The first thing we notice when buying a router is the drastic drop in available RAM when using an external USB drive. This issue has often been discussed on Internet discussion forums, especially on those routers that have at least 512 MB of RAM. This problem is seen as a router defect, in reality, as we will see later, it is a peculiar feature of all routers that have a Linux-based operating system.
Many users are used to memory management in Microsoft Windows. Microsoft Windows reserves a minimal part of the memory available for the disk
cache, this amount unfortunately does not increase with the increase of the Input/Output operations on disk, therefore those users who have for example 32 GB of
RAM, see a lot of available RAM not used. Linux does not have this anomaly, Linux in fact uses all available RAM as disk cache memory in order to increase the
Input/Output performance on disk. The RAM used by the router as a disk cache memory is then made available for applications and services when the latter require
it. This dynamic management of the RAM makes many routers very fast, since a part of the data is stored in RAM during Input/Output operations.
Just as there is no way to increase the amount of RAM used as disk cache in Microsoft Windows, there is no way to reduce the amount of RAM used as disk cache in Linux. On the other hand, it is possible in Linux to free the disk cache memory with a specific command, which we will see later. This operation is definitely not recommended, since it is simply a temporary operation, it does not take anything away from Linux the possibility of occupying the available memory again to use it as disk cache memory for Input/Output operations. The definitive solution would be to remove the external USB disk, in this way Linux would no longer need to reserve a good part of the available memory to use it as disk cache memory for Input/Output operations, since the disk drive is missing. This obviously prevents the user from using external storage, the only possibility available in a router - a router does not have internal storage.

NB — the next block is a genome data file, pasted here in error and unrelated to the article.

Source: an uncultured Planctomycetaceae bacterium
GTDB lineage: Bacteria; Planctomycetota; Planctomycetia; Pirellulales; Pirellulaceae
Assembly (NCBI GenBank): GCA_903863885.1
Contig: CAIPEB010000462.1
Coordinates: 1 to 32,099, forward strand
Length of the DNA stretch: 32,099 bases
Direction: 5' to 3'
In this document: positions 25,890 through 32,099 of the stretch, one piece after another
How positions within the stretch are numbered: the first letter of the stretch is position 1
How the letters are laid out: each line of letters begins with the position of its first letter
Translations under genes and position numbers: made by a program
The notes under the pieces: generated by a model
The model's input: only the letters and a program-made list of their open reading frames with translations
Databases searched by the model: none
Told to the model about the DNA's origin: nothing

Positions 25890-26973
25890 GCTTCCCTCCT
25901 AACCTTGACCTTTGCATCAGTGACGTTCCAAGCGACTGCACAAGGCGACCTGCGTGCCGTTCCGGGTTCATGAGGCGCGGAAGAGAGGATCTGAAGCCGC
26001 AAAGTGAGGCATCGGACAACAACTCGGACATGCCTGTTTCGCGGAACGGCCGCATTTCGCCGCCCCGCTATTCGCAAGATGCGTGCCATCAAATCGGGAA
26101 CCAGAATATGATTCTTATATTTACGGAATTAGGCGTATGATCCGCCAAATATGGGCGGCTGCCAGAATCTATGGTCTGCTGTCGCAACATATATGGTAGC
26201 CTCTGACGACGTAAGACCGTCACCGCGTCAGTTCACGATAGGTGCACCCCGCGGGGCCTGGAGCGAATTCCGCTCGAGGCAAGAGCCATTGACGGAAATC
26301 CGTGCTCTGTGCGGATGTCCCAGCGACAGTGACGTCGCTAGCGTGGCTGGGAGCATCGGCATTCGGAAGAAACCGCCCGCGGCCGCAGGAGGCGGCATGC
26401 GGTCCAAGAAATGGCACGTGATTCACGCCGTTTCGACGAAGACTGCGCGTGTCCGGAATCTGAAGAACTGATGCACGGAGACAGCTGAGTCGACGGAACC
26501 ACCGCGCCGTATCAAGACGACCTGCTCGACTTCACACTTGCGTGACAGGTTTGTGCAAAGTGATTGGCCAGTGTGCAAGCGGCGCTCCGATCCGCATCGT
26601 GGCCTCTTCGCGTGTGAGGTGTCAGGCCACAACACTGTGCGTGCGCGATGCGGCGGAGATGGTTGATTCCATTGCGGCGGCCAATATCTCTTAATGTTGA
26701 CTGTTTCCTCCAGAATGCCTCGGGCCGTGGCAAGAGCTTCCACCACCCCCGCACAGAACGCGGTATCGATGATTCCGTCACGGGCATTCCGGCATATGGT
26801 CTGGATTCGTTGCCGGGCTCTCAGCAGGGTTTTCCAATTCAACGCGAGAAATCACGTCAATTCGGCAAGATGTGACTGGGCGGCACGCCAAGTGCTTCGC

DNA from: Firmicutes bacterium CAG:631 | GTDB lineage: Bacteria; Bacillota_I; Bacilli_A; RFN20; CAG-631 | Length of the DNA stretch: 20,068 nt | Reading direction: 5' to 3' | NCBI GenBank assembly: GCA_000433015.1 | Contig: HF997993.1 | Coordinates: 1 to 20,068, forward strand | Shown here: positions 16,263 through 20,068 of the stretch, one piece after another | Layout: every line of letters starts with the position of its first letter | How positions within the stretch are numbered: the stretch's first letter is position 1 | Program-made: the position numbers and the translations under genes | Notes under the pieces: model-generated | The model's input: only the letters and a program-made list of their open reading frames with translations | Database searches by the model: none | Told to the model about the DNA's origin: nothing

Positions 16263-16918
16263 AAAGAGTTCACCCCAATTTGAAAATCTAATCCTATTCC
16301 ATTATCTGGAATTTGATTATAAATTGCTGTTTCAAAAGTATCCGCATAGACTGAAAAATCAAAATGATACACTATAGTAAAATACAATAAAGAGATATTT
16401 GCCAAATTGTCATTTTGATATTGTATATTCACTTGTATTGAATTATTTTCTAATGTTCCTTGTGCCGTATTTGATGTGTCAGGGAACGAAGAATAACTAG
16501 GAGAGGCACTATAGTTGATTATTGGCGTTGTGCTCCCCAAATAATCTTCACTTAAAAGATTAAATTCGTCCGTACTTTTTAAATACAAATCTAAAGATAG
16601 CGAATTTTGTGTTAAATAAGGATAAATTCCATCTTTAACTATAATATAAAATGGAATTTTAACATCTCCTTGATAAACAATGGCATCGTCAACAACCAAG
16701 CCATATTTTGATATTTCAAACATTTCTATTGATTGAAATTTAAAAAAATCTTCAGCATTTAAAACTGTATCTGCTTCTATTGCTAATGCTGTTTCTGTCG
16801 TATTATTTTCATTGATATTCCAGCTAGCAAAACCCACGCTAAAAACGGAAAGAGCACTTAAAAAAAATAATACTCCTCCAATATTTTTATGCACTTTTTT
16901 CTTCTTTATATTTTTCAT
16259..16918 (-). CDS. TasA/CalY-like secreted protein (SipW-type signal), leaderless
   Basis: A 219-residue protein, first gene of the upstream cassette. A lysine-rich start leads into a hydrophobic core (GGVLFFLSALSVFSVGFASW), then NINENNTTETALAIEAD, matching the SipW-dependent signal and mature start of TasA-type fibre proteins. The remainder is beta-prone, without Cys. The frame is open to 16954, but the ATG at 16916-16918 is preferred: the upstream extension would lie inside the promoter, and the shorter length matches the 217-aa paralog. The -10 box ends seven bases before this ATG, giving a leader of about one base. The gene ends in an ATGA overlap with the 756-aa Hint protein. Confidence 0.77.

To free the disk cache memory reserved for Input/Output operations, the Linux command "sync; echo 3 > /proc/sys/vm/drop_caches" is
used, this command consists of two different instructions. The first instruction allows to synchronize the data still present in the disk buffers and to empty
the contents of the disk cache memory. The second instruction allows to free all the occupied buffers and therefore to free the occupied disk cache memory. This
allows to recover all the RAM memory previously occupied by the disk cache memory.
As said before it is not recommended to perform these operations frequently, but even more it is not recommended to perform them during Input/Output operations, especially if performed by Linux services/daemons - a solution would be to stop the Linux services started by the user, perform the above operations and only then restart the previously stopped services. The execution of the above-mentioned Linux command during the Input/Output operations could cause data corruption, a malfunction of the router or even worse, the restart of the router itself.
To get an idea of the freed cache memory, we use the Linux "free" command, before and after running the above Linux command to free the cache memory. An example of the "free" command executed before and after is the following - note the "used", "free" and "cached" columns:
total used free shared buffers cached Mem: 440420 411960 28460 828 6584 213140 -/+ buffers/cache: 192236 248184 Swap: 524284 46080 478204 total used free shared buffers cached Mem: 440420 194904 245516 828 136 10892 -/+ buffers/cache: 183876 256544 Swap: 524284 46080 478204
To free the disk cache memory, a specially designed Bash script can be used to write to a .LOG file inside the router so that the user can know when the cache memory's flush operation was performed and how much RAM has been freed - this script can be used via a schedule made with the Linux "crontab". An example of Bash script could be:
#!/bin/sh CURRENTDATE="$(date +%Y%m%d_%H%M%S)" NEWLOGFILE="/opt/var/log/drop_caches.log" echo $CURRENTDATE echo $NEWLOGFILE echo "-----------------------------------------" >> $NEWLOGFILE echo $CURRENTDATE >> $NEWLOGFILE echo " " >> $NEWLOGFILE free >> $NEWLOGFILE echo " " >> $NEWLOGFILE sync sync echo 3 > /proc/sys/vm/drop_caches sync free >> $NEWLOGFILE echo "-----------------------------------------" >> $NEWLOGFILE